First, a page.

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Preparing to Travel with Cash


Cash access and international travel – planning tips for a safe trip

When travelling, cash should always be on your list of necessities, but bringing along the right amount of cash, and withdrawing it at the right time, requires a bit of simple planning.

With ATMs accessible worldwide, having the cash you need when traveling has never been easier. All you need to do before you leave home is quickly figure out how much to withdraw ahead of time.


The global availability of ATMs means that the days of traveling with a trip’s worth of cash in your suitcase or backpack are long gone. However, for peace of mind, we would suggest you have enough money in your pocket to cover some of your early expenses. 

1. What are your immediate cash expenses?

At a minimum, you should leave home with enough cash to cover your expenses on arrival, as you may quickly be in a situation where cards are not accepted. Having the right currency in your wallet ahead of time will give you time to get your bearings before finding the most convenient ATM.

In calculating your immediate expenses, calculate immigration fees, taxi fare, food, and tips – enough to get you from home to your destination hotel plus a first day or so of travel. Then, add a small buffer for the unexpected. If you have a known large cash expense early in your trip, like a cash-only excursion or tour, bring the money you will need to pay for this as well. 

If your home currency is readily accepted, such as US Dollars in resort towns in Mexico, get your cash at home and get going. If you need to exchange currency, you may find that exchange rates at bureaux de change at international airports are often uncompetitive and you may get a better deal by buying some currency before you go.  Just remember if you plan on getting your cash on arrival to have enough to get you on your way at the start of your trip – you may need cash to tip porters at the airport, pay for a taxi, etc.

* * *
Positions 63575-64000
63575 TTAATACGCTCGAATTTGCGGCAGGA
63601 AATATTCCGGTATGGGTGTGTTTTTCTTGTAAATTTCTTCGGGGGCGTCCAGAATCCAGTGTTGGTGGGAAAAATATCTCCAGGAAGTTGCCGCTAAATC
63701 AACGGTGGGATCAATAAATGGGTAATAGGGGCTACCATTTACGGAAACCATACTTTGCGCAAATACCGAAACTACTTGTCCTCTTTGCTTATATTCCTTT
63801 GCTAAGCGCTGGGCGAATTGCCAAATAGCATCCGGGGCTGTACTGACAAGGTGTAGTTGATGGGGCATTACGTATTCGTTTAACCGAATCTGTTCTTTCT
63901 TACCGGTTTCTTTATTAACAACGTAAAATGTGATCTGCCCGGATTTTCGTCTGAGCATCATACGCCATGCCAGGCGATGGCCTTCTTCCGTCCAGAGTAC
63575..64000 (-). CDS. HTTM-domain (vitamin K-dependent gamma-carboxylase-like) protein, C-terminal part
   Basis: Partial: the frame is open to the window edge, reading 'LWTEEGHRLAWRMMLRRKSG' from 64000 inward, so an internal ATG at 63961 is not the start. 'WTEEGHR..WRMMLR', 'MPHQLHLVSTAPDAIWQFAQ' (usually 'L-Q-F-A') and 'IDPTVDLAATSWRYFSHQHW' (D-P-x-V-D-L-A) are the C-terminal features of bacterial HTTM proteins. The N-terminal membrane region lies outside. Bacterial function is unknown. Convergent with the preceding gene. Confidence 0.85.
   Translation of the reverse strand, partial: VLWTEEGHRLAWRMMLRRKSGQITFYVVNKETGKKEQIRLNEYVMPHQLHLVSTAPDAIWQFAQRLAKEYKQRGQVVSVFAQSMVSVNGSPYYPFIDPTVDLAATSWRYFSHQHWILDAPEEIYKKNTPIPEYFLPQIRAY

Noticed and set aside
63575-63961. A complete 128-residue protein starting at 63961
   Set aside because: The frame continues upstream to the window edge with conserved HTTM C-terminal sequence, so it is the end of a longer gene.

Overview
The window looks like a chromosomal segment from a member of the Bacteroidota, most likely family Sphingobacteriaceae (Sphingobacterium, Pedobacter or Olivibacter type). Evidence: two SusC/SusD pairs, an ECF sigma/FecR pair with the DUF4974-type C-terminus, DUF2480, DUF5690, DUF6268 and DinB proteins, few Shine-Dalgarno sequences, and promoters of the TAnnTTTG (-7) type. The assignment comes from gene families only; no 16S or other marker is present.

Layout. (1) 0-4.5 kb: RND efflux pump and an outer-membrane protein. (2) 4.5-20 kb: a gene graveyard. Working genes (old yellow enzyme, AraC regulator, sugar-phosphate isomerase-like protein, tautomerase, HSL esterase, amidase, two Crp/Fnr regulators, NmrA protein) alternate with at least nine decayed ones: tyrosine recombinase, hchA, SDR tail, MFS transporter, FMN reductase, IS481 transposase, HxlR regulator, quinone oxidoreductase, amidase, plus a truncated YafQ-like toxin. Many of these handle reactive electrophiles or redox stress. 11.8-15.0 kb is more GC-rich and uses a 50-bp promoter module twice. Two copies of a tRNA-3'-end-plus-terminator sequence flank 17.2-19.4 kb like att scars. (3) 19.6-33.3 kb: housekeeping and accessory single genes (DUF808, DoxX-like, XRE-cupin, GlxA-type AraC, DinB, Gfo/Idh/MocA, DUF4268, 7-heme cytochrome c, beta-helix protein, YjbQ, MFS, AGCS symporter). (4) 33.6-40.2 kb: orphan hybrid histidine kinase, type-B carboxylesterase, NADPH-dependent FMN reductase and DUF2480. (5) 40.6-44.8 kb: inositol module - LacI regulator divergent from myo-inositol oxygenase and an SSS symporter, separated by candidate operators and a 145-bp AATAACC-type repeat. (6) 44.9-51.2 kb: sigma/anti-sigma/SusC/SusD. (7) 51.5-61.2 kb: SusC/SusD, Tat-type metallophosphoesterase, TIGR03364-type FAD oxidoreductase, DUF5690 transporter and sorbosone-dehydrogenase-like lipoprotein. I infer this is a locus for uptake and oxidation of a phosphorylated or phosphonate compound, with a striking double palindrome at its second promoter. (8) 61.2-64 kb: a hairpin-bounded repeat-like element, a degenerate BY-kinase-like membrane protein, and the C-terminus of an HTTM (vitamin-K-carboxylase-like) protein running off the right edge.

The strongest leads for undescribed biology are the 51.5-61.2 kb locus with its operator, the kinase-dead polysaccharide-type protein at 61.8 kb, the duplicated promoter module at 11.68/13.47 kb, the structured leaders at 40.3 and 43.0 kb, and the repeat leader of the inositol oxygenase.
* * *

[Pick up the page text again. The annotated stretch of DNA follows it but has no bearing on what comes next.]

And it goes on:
2. Do you want an emergency stash of cash?

An emergency stash of cash means that you always have a little money tucked away for unanticipated cash-only expenses. The exact value of this stash varies with each trip, and should be reflective of your daily budget. Two day’s worth of expenses is a good starting point. You should keep this money with you while traveling, and then stow it safely upon reaching your final destination.


When it comes to your daily purchases, ATMs allow you to quickly and safely access money as you need it. However, it is still a good idea to consider what your daily budget will look like ahead of time – and how much of it you can pay for with cash. 

Think about a typical day: meals, activities, souvenirs, tips, accommodation, etc. How many of these expenses can you pay for in cash? Are any cash only? And, will any merchants offer discounts for cash transactions? Start to map out the cash needs for your trip, and consider whether there will be days where accessing an ATM isn’t possible. And remember, cash is a great budgeting tool to keep your trip costs on budget – if you pay for most of your trip expenses in cash, you can’t overextend yourself.